There's no crying to be found in this low-budget shocker, but tears may be elicited from viewers mourning the waste of a decent concept and some technical skill through poor writing and direction. The film made its debut on the film-festival circuit in 1995, and was released to home video
Jim Barton (Glynn Beard), anxious to win back his estranged wife, Teresa (Margaret Erin-Easley), buys a love potion from an old woman (Corey Elias). The brew supposedly contains the tears of "La Llorona," the Crier, an accused witch who drowned herself and her children in the 17th century. The
potion works, and Teresa moves back in with Jim and invites her brother, Tony (Ben Hess); his wife, Clair (Julie Keatinge); and some friends over for a party. Clair has been having nightmares that appear to be about the Crier, while Darcy (Laura Satterfield) and Miles (Craig Reid) seem to spot the
Crier while driving to Jim's place.
Once there, the group are suspicious of Teresa's new devotion to Jim. Fleeing an argument with her husband, Ian (Jason Fenton), Lys (Kisha Palmer) is killed by an unseen force in the woods. Ian goes looking for her, and the Crier (Lorena Gutierrez) appears and murders him. Miles and Darcy are the
next to go, followed by Tony and Clair the next day. Jim discovers Tony's body and returns to the house in terror, only to discover that the Crier has possessed Teresa, and that she will be his forever.
"Ask me why I told you this tale," says the old woman in the opening scene; her halting delivery doesn't suggest dramatic inflection so much as unfamiliarity with her lines. "To keep me from getting bored?" responds Jim. No such luck; her telling of La Llorona's story is fatally drawn out, and the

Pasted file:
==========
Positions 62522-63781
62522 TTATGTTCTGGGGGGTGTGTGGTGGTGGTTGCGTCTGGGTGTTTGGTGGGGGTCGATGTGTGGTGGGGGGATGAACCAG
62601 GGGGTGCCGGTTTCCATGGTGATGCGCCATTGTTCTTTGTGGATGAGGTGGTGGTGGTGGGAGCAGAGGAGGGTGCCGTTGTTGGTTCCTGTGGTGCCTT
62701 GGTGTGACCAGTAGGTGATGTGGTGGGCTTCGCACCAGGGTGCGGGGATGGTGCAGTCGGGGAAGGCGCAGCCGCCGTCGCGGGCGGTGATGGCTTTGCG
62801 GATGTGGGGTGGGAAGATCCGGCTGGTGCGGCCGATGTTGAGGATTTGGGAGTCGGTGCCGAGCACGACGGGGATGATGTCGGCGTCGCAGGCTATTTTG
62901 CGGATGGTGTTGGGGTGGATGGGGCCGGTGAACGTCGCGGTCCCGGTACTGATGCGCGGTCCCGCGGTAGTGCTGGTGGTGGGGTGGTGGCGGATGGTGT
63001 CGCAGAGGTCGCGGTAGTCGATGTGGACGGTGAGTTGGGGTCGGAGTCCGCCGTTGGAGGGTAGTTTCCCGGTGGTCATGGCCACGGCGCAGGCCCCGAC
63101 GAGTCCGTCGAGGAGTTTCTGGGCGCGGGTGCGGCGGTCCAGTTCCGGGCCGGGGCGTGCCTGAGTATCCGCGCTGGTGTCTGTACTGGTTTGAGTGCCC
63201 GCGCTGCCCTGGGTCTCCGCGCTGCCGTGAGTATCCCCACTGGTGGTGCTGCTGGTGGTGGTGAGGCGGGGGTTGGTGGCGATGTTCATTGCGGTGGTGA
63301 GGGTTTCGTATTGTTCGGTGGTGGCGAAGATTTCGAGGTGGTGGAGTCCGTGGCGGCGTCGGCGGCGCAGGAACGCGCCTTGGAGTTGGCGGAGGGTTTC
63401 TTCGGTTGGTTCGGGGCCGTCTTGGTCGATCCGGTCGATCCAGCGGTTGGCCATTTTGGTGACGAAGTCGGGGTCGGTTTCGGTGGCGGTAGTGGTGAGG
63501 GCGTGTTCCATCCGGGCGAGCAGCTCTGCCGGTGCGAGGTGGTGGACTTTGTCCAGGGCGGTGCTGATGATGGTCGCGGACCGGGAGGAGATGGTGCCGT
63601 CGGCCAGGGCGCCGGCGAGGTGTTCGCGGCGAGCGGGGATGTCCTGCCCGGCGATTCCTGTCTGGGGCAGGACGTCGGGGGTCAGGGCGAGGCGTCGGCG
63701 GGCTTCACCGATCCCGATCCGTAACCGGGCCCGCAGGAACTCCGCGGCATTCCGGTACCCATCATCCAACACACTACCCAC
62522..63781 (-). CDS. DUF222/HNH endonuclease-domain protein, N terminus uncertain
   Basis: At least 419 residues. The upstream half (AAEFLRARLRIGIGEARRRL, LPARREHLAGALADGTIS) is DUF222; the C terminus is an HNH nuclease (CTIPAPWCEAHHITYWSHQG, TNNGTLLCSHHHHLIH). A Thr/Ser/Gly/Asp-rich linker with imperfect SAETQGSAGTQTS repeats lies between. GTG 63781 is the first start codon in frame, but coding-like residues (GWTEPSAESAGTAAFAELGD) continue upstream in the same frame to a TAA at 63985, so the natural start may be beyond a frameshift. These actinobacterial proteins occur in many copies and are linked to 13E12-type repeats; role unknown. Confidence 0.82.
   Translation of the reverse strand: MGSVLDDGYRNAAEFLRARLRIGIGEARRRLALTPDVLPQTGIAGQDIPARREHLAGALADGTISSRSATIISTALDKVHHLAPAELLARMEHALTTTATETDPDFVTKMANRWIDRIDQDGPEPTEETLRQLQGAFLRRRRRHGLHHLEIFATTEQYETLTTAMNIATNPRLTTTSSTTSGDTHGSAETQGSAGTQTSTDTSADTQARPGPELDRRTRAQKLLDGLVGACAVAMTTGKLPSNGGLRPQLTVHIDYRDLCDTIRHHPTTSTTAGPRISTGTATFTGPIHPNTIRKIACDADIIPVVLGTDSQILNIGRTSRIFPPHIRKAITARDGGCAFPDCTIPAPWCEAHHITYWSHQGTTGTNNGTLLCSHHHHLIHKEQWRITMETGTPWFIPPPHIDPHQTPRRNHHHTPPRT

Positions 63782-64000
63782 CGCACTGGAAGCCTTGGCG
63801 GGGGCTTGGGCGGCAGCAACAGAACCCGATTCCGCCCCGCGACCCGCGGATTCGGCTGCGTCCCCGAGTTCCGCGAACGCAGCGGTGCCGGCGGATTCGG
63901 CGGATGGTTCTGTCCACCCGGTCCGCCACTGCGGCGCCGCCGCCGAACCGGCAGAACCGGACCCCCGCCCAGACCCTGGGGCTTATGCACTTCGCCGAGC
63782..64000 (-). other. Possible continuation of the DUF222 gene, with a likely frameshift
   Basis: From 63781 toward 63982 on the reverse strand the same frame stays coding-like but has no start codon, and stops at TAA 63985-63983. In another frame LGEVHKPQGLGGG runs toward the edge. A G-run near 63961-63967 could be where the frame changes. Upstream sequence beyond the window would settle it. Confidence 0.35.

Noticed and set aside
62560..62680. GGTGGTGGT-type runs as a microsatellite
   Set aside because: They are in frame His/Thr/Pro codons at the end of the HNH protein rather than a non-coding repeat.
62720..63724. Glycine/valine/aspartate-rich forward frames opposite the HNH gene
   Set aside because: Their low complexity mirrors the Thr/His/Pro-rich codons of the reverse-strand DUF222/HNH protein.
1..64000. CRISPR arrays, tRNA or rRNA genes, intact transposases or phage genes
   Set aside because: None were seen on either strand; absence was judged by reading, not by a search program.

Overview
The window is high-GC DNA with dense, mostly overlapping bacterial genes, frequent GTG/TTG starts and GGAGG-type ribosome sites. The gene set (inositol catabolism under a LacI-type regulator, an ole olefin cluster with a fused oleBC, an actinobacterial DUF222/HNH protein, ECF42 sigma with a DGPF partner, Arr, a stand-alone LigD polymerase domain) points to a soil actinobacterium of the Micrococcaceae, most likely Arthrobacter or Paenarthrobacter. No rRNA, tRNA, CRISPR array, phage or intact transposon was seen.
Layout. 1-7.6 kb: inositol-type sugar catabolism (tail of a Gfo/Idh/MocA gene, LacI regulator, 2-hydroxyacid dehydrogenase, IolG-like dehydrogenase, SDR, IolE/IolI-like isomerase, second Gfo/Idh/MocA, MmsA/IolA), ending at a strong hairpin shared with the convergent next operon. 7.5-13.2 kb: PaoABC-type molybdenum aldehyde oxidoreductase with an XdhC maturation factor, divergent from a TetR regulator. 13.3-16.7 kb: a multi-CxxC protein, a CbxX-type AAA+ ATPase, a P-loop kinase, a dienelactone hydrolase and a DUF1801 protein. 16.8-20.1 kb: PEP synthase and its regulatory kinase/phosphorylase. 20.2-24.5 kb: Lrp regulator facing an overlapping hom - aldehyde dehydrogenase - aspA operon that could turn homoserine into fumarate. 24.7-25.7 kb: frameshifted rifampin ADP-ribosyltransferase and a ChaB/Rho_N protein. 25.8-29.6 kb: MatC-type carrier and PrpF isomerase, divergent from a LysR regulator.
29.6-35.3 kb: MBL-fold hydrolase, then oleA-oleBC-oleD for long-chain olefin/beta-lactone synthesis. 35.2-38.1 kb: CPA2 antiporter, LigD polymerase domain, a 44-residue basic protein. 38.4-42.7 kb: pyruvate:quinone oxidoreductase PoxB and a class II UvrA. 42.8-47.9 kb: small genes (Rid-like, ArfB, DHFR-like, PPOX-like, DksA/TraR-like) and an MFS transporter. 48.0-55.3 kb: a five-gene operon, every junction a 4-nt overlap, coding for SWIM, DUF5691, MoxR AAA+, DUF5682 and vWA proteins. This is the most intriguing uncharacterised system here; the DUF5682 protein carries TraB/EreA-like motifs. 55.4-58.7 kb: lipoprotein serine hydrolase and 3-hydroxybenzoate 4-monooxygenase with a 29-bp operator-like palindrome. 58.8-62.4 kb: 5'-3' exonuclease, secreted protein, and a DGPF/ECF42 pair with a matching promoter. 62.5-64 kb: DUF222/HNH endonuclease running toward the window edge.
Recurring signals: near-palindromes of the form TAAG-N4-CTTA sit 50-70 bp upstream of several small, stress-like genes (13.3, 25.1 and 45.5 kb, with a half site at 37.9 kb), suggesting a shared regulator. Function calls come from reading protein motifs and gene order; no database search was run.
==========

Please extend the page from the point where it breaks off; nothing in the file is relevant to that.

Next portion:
subsequent interpersonal drama and foreshadowings of horrors to come are equally tedious. Despite its polished cinematography, THE CRIER feels in all other ways like an amateur production. The script is a stew of awful dialogue ("You sound like a college sophomore reading Milton for the first
time," someone says, summing up many of the lines), annoying characters, and ideas that go underdeveloped. Star-director Beard inserts occasional pixillated flourishes in a vain attempt to keep the audience's interest, but fails to develop any real suspense. By the time the gory,
overwrought-yet-perfunctory murder scenes begin, the film and characters have become so insufferable that the deaths produce relief rather than fear. (Graphic violence, profanity.)
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- Released: 1995
- Rating: NR
- Review: There's no crying to be found in this low-budget shocker, but tears may be elicited from viewers mourning the waste of a decent concept and some technical skill through poor writing and direction. The film made its debut on the film-festival circuit in 199… (more)